Cablegate: Afghan Elections: Media Ban Fallout, Afghan Voter

P 191305Z AUG 09



E.O. 12958: N/A

REF: A. KABUL 2419
B. KABUL 2040
C. KABUL 2405
D. KABUL 2366
E. KABUL 2334

1. (SBU) The Afghan government has instructed all media to
refrain from reporting any "terrorist activities or
movements" on elections Day. Only two Afghan outlets have
reported on the ban, Radio Azadi and Pajhwok. Privately
Afghan journalists say they will continue to report on
terrorist attacks, noting the ban is not enforceable. Two
Tolo television journalists were temporarily detained by the
National Security Agency (NSA) forces August 19 for reporting
on the Taliban attack at a bank in Kabul, suggesting
Karzai,s government may be singling out the Afghan media.
The ban, for those who hear of it, could generate more fear
and discourage voter turnout. If the local press attacks
Karzai for the ban as the international press has, he may
lose some of his momentum (ref A). Regardless, Afghans show
some signs of resilience in the face of violence--although
voting will remain uneven in the most dangerous provinces.

Political Fallout of Media Blackout

2. (SBU) On August 19, the Foreign Ministry and the Interior
Ministry issued statements calling on a media ban on any
incidence of violence on elections day August 20 from 6 a.m.
- 8 p.m. The initial Dari version of the announcement said
it was "strictly forbidden," whereas the English version was
a "request," likely demonstrating the government may crack
down harder on national media, where journalists will be more
susceptible to intimidation. Two Tolo television journalists
were temporarily detained a day before the supposed blackout,
August 19. Tolo journalists said "the Afghan NSA did not
want us repotin on the breaking news of the Taliban attacks
on the bank in Kabul." They were released, and reported no
abuse. However, many interlocutors believe this was a
strategic warning to the national press to abide by the ban,
even a day early.

3. (SBU) Despite the ban, most media outlets tell us they
will continue to report on terrorist attacks, noting that it
is their responsibility to give the Afghan people accurate
information, and that the
Afghan government has no formal means to enforce the ban.
The Afghan press, aside from Radio Azadi and Pajhwok, has not
reported on the ban thus far. If Karzai starts to receive bad
national press on the evening news--so far it has been
primarily international--this may affect his campaign. Also,
if the media indeed continues to report on the violence,
Karzai could lose support from Pashtun votes in the most
dangerous southern and eastern provinces, as voters are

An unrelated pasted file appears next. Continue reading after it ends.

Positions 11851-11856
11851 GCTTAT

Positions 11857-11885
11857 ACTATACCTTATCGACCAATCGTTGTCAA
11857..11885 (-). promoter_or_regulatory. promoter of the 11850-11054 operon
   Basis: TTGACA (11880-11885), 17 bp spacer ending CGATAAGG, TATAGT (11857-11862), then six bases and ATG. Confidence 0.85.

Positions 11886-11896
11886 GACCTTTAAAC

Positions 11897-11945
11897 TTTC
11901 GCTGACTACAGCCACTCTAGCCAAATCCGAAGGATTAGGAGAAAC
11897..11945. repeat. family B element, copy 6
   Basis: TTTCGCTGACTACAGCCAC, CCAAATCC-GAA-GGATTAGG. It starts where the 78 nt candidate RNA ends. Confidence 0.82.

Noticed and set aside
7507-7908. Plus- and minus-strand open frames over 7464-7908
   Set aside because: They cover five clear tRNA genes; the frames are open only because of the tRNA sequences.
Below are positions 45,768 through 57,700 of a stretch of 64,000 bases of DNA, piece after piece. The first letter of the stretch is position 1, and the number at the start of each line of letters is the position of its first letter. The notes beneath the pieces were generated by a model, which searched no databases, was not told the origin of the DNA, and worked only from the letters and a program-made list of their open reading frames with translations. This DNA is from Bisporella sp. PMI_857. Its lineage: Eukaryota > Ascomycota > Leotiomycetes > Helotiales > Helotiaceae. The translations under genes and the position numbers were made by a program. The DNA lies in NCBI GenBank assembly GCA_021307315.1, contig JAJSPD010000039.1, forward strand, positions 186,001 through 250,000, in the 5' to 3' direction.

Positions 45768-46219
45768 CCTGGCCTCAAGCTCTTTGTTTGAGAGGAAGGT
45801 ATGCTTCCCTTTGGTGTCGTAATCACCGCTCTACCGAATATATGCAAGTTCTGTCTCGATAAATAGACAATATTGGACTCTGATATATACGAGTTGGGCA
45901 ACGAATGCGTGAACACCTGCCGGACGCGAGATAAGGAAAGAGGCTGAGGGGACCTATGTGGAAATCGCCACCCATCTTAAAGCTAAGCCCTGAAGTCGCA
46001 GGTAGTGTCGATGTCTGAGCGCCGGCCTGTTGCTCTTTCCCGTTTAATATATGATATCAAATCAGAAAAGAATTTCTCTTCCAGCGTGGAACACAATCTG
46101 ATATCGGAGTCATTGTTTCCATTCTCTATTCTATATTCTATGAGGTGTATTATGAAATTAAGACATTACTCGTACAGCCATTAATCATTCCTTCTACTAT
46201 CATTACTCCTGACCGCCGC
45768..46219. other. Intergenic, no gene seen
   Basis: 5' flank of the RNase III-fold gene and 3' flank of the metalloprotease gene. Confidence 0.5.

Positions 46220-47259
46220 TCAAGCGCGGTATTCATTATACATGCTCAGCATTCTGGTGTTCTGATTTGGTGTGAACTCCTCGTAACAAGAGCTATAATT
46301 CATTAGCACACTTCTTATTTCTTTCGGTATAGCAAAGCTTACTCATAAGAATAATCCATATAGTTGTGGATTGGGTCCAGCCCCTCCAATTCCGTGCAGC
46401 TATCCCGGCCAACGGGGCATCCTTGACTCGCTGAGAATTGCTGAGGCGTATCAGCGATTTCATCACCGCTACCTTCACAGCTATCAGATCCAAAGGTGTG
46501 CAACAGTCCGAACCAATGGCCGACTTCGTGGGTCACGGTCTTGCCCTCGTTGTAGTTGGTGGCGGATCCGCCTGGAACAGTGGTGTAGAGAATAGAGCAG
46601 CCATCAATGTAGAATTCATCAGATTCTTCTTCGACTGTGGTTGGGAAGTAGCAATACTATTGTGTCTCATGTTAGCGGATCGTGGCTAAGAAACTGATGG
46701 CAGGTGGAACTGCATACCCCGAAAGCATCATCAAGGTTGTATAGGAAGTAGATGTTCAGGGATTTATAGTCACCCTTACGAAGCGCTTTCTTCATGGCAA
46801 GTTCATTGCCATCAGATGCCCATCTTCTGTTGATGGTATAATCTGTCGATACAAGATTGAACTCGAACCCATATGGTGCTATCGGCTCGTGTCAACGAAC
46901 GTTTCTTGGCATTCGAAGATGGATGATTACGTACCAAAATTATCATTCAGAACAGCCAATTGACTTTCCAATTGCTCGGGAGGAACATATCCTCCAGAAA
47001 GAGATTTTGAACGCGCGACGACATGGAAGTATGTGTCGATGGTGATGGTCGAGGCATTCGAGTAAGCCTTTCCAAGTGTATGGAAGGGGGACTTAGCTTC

dissuaded from going to the polls by numerous,
widely-publicized attacks on voting day. The talk of the ban
itself could also dissuade voters, as they will not have
information on attacks, and therefore may opt to stay home.

Voter Resilience Continues

4. (SBU) August 19 Independence Day celebrations continued
on schedule in Kabul and in the Central Hazarajaat, as well
s most of the north. The size of the celebrations, as
reported by the Provincial Reconstruction Teams (PRTs),
appeared to mirror the security map of Afghanistan, with no
celebrations in the most dangerous provinces. The Paktika
Governor's Office told us there would be no Independence Day
celebrations due to security concerns and the deployment of
Afghan National Security Forces to polling stations. Paktia
district governors told us that, despite the Taliban's night
letters warning the people to not vote, the people "are
prepared to vote tomorrow." In Nuristan government officials
said , "the people are organizing themselves to protect their
right to vote."

5. (SBU) Many interlocutors tell us Afghan voters are
increasing disillusioned with the democratic process,
predicting that voter turn-out will not reach the 75% range
it did in the 2004 presidential elections. Female MPs and
university students have told us that the female and youth
votes will likely decrease, due in part to this
disillusionment. Further, the impact of the historic recent
presidential debates (ref A, B), and the increase in the
perception among the Afghan people that this time, more than
the last, the United States is impartial, remains to be seen.

6. (SBU) Note: the Embassy is preparing talking points on
the media ban, and has raised the issue with the Presidential
Palace. Senior Palace Representatives responded that they
will "clarify" what was meant by the press releases, and that
all they wanted was for the media to report "responsibly."


© Scoop Media

World Headlines


OECD: COVID-19 Crisis Puts Migration And Progress On Integration At Risk, Says

Watch the live webcast of the press conference Migration flows have increased over the past decade and some progress has been made to improve the integration of immigrants in the host countries. But some of these gains may be erased by the COVID-19 pandemic ... More>>

Pacific Media Watch: How Pacific Environmental Defenders Are Coping With The Covid Pandemic

SPECIAL REPORT: By Sri Krishnamurthi of Pacific Media Watch Pacific Climate Warriors - creative action to trigger better responses to climate crisis. Image: ... More>>

Reporters Without Borders: Julian Assange’s Extradition Hearing Marred By Barriers To Open Justice

After monitoring four weeks of evidence in the US extradition proceedings against Wikileaks publisher Julian Assange, Reporters Without Borders (RSF) reiterates concern regarding the targeting of Assange for his contributions to journalism, and calls ... More>>

OHCHR: Stranded Migrants Need Safe And Dignified Return – UN Migrant Workers Committee

The UN Committee on Migrant Workers has today called on governments to take immediate action to address the inhumane conditions of migrant workers who are stranded in detention camps and ensure they can have an orderly, safe and dignified return to ... More>>